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‘Ashes’ football is on its way

You would probably have had to be living on Mars to have missed the fall-out from Liverpool FC’s visit to our shores.


The fiasco of the ABC’s coverage and their failure to read the public’s expectations and present a respectful and professional presentation that captured the occasion in the appropriate tone, has been utterly embarrassing.


Being at the game meant that I was oblivious to what was unfolding until later that evening and I thank my lucky stars that I didn’t bunker down for the night and subsequently turn it off in disgust. Watching it the next day was cringeworthy.


The loose and unfocussed coverage reflected a broadcaster seeking to find some certainty around an event that lacked direction. The coverage appeared lost and rudderless and the only thing that could be said in their defence, is that the game itself was somewhat similar.


I had similar feelings watching Tottenham and Chelsea at the same venue a few years back and the upcoming Arsenal matches will probably take on the same vibe.


As a sport obsessed person – someone who will watch just about anything, someone who finds beauty in any contest that pits humans against humans, where the victor must find something deep within themselves in order to conquer the other – I struggle with friendlies.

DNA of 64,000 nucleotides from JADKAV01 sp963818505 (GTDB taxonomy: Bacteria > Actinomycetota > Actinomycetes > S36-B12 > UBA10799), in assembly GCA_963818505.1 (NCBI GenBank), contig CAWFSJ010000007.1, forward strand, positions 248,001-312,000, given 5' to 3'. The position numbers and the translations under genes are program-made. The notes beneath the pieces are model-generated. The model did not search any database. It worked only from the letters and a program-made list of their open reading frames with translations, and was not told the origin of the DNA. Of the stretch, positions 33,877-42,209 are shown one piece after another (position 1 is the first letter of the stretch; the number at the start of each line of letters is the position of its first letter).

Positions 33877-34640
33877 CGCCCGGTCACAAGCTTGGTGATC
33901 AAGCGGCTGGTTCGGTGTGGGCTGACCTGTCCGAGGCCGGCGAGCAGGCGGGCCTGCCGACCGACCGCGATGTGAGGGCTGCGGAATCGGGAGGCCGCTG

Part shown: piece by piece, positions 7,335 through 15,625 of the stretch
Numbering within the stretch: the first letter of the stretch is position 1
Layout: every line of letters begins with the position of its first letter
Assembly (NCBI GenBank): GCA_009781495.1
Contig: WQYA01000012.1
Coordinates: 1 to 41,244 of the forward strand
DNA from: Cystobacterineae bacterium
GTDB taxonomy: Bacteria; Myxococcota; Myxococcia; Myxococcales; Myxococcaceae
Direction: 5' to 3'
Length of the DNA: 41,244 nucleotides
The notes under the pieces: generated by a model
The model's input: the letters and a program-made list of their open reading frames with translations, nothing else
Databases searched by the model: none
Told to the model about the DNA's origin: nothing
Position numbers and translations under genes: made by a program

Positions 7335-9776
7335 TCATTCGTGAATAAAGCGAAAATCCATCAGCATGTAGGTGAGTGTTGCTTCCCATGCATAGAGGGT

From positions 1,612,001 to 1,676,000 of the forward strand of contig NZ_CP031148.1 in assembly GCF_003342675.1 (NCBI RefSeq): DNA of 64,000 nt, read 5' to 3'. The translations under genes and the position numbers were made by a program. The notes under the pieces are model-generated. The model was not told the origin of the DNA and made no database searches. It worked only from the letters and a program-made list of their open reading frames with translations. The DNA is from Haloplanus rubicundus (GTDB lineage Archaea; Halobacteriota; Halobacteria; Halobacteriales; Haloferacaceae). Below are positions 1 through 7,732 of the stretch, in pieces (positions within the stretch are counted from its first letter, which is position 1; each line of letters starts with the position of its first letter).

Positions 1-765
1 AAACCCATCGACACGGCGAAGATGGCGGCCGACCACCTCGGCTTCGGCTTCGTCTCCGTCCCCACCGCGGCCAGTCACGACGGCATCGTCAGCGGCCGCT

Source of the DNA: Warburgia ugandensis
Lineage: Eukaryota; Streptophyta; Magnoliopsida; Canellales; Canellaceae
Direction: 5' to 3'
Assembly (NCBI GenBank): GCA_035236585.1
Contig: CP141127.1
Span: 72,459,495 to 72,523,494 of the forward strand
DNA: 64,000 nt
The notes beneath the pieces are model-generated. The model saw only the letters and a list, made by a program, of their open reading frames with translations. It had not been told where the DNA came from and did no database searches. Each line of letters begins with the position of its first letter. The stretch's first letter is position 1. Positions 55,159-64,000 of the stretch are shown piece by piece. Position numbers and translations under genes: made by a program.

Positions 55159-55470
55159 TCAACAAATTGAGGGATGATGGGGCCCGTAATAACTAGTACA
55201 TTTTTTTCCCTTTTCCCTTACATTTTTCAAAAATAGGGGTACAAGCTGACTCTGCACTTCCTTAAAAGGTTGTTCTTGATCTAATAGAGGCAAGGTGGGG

Clearly, I am not the only one. The inane paper aeroplane obsession reflects either a growing boredom in meaningless friendlies where, once the international stars are spotted, the curiosity ends, or a mighty lot of people with far too much money, needing bragging rights of having been to the ‘event’.


Either way, it’s off putting. I attended, in support of my local team. I thought it might be nice to be present and see them play for the first time as champions. Foolishly, I thought the cove would give them a rousing reception, however the financial considerations around the game appear to have killed off any significant presence of home supporters.


Jurgen Klopp


Can Jurgen Klopp take Liverpool back to the glory days of old? (AP Photo/Jon Super)


This is perhaps the first flaw in the planning. What chance is there of the game taking on the appearance of anything other than a Liverpool fundraiser and a smile and wave tour, when the home opposition supporters are essentially non-existent.


Even at their biggest numbers, the Sydney FC fans would be around a fifth of the total, yet at least the game might resemble something more like the contest that it should be.


The impressive sea of red looked great and I enjoyed seeing people engage with and embrace their team, a team that many will never ever see in the flesh again. Yet the meaninglessness of the actual contest takes so much away.


I have a plan to bring something meaningful to these matches. A plan that needs to be hatched by those in the southern hemisphere, as we are the participant that stands to gain the most from visits by major international teams stocked with stars.


The FFA needs to enter into negotiations with the EPL and set up a permanent arrangement.


Teams wishing to take the journey through our part of the world at seasons end, whether it be via China or the Middle East or a stand-alone game in Australia would become part of an ‘ashes’ like contest and play an A-League Club.